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1.

Discuss how the advocacy efforts employed during the civil rights movement was
mirrored by those advocating for persons with special needs (and students with special
needs).

During the Brown vs. Board of Education (1954) case, the Supreme Court ruled that it is
unlawful to discriminate against a student for reasons that are not justified. This ruling applies to
students with special needs and the rights of those individuals to be included in public schools. This
action was a symbol of the beginning of the advocacy movement. Including students with special
needs during the civil rights movement also introduced the idea of such individuals and their
involvement in American society.

2. How did P.L. 94142, and later IDEA, expand during the 35-year history?

Public Law 94-142 in 1975 was the first legislation that specifically mandated a free and
appropriate public education for all students with special needs. Although Public Law 94-142 still
remains a controversial piece of legislation, an integral part of the text includes the involvement of
music in education. In 1986, the age range of this legislation was expanded as the law began to
include early intervention and early childhood regulation. In 1990, Public Law 94-142 was amended
to be the Individuals with Disabilities Education Act. In 1997, IDEA became a law. Reauthorizations
to IDEA continued in 2002 and 2004 including No Child Left behind and reduction of IEP paperwork.

3. What are the six principles of IDEA and how does each apply in the music classroom?

The six principles of IDEA include: Zero Reject, Non-discriminatory Evaluations, free
appropriate public education, least restrictive environment, procedural due process, and parental
involvement.

Zero Reject- A student cannot be excluded from a classroom or educational setting because of a
disability. Students must be included in all ensembles and performances.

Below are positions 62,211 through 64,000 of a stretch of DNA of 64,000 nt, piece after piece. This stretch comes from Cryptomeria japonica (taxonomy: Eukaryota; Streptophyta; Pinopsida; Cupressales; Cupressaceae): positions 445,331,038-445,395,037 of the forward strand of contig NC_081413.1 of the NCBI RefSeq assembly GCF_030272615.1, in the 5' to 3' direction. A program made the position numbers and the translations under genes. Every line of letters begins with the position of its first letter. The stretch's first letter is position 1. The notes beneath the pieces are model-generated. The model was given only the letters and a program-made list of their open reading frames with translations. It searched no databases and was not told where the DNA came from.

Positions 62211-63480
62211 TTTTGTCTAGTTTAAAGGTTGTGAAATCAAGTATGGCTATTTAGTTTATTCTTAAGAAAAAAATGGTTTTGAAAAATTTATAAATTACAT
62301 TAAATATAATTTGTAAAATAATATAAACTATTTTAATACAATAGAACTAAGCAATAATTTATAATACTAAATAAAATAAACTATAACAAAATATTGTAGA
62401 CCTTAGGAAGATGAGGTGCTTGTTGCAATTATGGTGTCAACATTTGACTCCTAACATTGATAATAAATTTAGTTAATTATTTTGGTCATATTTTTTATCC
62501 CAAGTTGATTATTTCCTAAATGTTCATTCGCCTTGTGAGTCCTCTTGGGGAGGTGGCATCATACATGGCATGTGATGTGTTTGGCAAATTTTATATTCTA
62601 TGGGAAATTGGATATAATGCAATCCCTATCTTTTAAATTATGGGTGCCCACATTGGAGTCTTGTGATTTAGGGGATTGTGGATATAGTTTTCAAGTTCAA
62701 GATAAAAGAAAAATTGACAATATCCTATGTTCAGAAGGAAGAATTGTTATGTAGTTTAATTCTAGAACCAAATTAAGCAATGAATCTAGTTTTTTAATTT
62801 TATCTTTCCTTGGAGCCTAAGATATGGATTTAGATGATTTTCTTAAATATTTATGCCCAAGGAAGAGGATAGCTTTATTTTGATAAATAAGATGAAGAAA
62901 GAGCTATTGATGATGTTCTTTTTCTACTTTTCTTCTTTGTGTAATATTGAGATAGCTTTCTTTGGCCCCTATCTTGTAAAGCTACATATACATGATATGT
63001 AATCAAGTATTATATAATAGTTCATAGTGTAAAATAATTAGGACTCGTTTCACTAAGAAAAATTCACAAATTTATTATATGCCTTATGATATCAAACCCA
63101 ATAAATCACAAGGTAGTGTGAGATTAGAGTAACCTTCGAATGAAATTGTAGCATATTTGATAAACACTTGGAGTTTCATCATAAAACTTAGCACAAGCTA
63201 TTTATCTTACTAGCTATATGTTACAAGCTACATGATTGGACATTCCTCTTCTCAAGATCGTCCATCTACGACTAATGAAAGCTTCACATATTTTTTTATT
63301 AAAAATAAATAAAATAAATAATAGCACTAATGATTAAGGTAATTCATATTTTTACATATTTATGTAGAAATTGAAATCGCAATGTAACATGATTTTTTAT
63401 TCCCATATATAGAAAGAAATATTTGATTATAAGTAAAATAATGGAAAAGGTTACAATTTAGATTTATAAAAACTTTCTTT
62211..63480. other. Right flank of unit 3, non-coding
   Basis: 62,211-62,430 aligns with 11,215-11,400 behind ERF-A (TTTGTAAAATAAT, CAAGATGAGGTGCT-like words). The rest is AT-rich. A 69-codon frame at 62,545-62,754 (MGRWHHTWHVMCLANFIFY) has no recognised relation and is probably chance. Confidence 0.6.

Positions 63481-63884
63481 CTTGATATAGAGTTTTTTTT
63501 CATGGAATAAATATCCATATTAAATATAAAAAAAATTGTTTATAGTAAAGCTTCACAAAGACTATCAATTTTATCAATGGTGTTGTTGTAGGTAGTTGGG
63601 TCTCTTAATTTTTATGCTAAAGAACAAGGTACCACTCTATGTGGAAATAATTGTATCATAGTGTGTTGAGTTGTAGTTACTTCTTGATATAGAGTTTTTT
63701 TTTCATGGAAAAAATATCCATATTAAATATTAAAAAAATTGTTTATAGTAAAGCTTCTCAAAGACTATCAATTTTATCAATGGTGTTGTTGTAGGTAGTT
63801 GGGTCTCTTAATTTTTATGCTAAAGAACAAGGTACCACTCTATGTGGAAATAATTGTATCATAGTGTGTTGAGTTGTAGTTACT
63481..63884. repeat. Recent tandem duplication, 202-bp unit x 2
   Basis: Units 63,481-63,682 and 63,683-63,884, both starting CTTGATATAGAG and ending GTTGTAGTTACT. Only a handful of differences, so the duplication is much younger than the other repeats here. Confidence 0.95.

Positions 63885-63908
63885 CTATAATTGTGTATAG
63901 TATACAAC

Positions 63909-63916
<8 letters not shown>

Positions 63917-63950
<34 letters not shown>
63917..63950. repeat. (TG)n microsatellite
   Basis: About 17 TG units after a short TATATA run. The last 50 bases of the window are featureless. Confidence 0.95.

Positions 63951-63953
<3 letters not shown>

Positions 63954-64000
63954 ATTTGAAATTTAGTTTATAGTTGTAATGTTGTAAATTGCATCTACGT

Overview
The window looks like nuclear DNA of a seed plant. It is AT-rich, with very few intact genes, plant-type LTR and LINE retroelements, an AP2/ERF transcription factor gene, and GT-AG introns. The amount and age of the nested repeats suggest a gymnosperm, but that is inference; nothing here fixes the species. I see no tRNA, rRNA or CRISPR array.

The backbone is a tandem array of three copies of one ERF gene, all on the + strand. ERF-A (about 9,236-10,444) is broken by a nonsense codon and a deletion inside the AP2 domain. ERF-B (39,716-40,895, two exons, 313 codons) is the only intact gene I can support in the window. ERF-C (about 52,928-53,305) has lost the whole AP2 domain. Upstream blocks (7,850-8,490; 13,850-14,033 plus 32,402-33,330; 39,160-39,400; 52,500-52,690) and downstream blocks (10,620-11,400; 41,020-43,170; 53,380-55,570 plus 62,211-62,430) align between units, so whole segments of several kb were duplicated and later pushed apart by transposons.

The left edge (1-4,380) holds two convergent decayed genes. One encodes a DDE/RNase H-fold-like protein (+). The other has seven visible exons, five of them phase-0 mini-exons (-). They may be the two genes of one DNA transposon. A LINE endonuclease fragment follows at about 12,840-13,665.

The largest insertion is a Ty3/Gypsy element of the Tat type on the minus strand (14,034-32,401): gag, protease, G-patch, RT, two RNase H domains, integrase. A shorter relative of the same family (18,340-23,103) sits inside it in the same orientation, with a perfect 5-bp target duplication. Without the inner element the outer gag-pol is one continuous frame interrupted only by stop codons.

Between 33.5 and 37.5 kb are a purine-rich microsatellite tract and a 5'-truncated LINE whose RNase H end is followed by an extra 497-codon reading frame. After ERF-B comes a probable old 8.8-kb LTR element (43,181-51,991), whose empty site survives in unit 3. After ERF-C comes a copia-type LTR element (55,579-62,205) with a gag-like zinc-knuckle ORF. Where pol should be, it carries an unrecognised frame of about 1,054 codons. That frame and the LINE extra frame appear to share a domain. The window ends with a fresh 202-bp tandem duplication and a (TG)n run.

Non-discriminatory Evaluations- Students must be evaluated and observed by professionals if


implications of a disability are suspected. We are not specifically qualified to presuppose disability
categories or cite specific labels we think are appropriate for students as Music Educators.

Free appropriate public education- During this portion of the process, specific educational placement
of a student with special needs is determined. As a Music Educator, one must identify and study all
students with special needs who will be a part of music classes and ensembles. This is an important
step when creating a curriculum.

least restrictive environment- Create an environment where a student can learn to the best of their
ability. Although the access of music education would never be denied to a child, changes to the
classroom setting may greatly increase the educational appropriateness for a student with special
needs.
procedural due process and parent involvement- If the placement of a child is considered
inappropriate, they may request a review of placement, services, and personnel. If the process
continues to a formal review, it is known as Procedural Due Process.

4. Describe least restrictive environment and state how this may be achieved in the music
classroom (at least three examples).

As stated in IDEA: to the maximum extent appropriate, students with disabilities will be educated